Navigation Capital, a lower mid-market firm based in Atlanta, today acquired the first of what it hopes to be a handful of smart grid infrastructure services companies. The firm purchased Specialized Technical Services for an all-equity deal value in the range of $15 million to $30 million. Navigation Capital hopes to add several more companies to the platform, bringing STS to between $100 million and $200 million in revenue in three years.
The firm used capital from its fourth fund, which, after eight deals over the past year, is 80% deployed. Navigation will likely return to market this year with a new fund targeting $150 million to $250 million in commitments.
I spoke with Managing Partner and Co-Founder Larry Mock about building an industry leader in a fragmented market, turning owners into sellers, a “tsunami of demand” and ever-expanding pies.
peHUB: How did you find this company and why did you decide to focus on the smart meter industry?
Larry Mock: It was several things that came together. We met Rob Shively, who has extensive managing businesses similar to what we bought but much bigger. He was recommended to us by some mutual contacts, so we talked through the idea and ended up bringing him on as an Executive-in-Residence. So, we had the right guy. Then we looked at the intelligent infrastructure space which is very broad, it includes everything from power plants to telephone companies, and we saw, particularly in the electric area, a win-win-win situation. It’s a win for the consumers because their electric costs go down with smart meters. And since they’re also cutting down on their peak usage, which is the easiest place to cut, the power generators don’t need to build new peak plants. Those things are phenomenally expensive, so it’s a win for the power plants. And from a governmental basis, it is environmentally friendly to use less energy so there’s less pollution. So all of the constituencies involved benefit. That’s unusual because sometimes you get a piece of a pie, and if you want your piece to be bigger, it comes at someone else’s expense. In this case it was an ever-expanding pie.
When we drilled down further into the smart meter market, we saw that there were 140 million electric meters in the US. This is a huge market, and only 88 million of those have been upgraded to smart meters.
Are there competitors in this market?
That was the other interesting thing we discovered. We’re a low-to-middle market buyout firm. When we go into a sector, there tends to be very big competitors. There are none(in the smart meter industry). It’s very fragmented and we would expect when we get to the scale we expect to get to we will be the largest player in the market. It’s very unusual to have the opportunity to build an industry leader. We tend to build “challenger brands.” In this category there are really no major players.
So you plan to consolidate?
Yes. We expect to have an announcement in 60 to 90 days for at least one deal. We’re quite far along with a few companies. The business plan to get the company as close to $200 million in revenues as we can. To do that, we think we need two to four acquisitions.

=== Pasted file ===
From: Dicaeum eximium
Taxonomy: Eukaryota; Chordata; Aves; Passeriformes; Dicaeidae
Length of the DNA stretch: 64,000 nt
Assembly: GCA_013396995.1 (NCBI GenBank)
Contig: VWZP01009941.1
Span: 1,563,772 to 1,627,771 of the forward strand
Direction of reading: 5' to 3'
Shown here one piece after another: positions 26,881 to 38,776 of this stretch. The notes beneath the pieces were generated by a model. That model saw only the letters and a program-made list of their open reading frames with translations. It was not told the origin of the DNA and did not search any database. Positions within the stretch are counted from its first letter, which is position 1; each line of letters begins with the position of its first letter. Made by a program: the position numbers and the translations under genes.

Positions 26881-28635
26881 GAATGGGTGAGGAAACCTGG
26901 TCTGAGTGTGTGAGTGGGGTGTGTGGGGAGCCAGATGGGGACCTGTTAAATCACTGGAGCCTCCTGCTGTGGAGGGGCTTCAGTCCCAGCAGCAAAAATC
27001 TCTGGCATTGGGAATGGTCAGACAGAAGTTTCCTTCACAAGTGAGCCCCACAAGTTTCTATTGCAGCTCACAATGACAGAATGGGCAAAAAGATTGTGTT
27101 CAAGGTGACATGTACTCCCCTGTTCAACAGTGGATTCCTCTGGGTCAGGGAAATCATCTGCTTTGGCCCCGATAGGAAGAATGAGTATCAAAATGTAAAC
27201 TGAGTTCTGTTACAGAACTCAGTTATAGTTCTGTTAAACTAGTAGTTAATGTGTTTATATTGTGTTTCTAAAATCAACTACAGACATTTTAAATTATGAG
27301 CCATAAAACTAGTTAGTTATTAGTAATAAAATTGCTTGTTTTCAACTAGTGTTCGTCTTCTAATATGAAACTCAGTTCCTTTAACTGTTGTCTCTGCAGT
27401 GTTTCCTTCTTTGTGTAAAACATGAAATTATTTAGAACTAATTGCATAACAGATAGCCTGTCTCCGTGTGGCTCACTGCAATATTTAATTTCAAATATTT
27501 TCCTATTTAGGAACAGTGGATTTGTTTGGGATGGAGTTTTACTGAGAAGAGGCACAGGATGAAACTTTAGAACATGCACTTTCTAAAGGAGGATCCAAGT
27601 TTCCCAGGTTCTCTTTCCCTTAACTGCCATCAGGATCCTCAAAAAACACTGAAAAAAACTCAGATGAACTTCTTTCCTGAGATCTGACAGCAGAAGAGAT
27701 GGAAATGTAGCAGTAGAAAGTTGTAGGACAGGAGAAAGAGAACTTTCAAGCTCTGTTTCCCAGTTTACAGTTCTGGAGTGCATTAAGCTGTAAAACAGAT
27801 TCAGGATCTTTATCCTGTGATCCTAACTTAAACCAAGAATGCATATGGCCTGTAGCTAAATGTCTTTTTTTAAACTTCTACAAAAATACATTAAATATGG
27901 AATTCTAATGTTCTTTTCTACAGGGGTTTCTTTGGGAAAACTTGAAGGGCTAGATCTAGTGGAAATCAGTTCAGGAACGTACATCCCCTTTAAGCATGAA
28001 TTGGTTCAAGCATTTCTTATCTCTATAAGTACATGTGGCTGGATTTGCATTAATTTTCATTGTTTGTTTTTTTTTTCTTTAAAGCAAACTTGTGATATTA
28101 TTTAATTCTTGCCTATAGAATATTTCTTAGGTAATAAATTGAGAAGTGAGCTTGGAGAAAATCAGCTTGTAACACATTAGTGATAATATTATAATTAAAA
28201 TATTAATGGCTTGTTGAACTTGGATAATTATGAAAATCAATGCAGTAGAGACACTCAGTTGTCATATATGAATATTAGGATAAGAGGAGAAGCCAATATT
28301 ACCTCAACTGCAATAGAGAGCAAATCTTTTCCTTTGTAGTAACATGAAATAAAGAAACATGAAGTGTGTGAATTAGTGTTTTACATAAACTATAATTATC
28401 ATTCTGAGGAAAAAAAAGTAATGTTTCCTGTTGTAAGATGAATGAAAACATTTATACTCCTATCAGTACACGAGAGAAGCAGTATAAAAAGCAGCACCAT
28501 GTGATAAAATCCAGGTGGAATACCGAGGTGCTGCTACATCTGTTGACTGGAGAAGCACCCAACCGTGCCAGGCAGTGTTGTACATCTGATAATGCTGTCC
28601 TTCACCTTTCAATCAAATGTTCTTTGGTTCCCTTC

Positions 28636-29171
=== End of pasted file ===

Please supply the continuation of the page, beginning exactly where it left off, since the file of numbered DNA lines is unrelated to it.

What are the margins like in this industry?
Well, we are buying well-run companies. We’ve looked at 20 potential acquisitions in this smart grid category and the margins run from 5% to 35%. We’re buying the better companies so they are running from 15% to 30%. I think there’s a tsunami of demand for smart meter installation rolling across the landscape.
Are those margins sustainable, even after everyone gets a smart meter?
We think their margins are sustainable because the value-added players are able to go in and help their customers, the big utilities, to save enough money to pay for the installation. In replacing meters, you find a lot of meters that are installed incorrectly and can pay for the program out of the saving you get from installing it properly and getting additional revenue. Our installers tend to be a higher grade of individual employee than the most companies.
What’s a typical deal multiple for a high quality company in this space?
On a company this size in today’s PE market with the constraints on debt that exist, the multiples are between 4x and 7x.
Are there a lot of sellers out there?
We’ve looked at 20 companies and what we’re doing is a little different than what you might generally be accustomed to. We are approaching owners, not sellers. We’re trying to covert owners into sellers. In some cases we’re converting owners into partners. (We bought 100% of STS.) We approached STS and it was not for sale and we convinced them it was a good time to sell. What we found at the beginning of 2009 was that most owners though it was a bad time to sell. We decided if we were going to do some deals we needed to be proactive. We ended up doing eight deals in 2009 and three were brand new platforms for us.
I imagine your fund is getting close to being fully deployed.
We used Navigation Capital Partners IV LP, which is a $125 million fund. It’s probably 80% deployed now.
Will you be raising a new fund?
We expect to be in the market sometime this year.
Will your fund size increase?
Not necessarily, we expect it to be between $150 million and $250 million.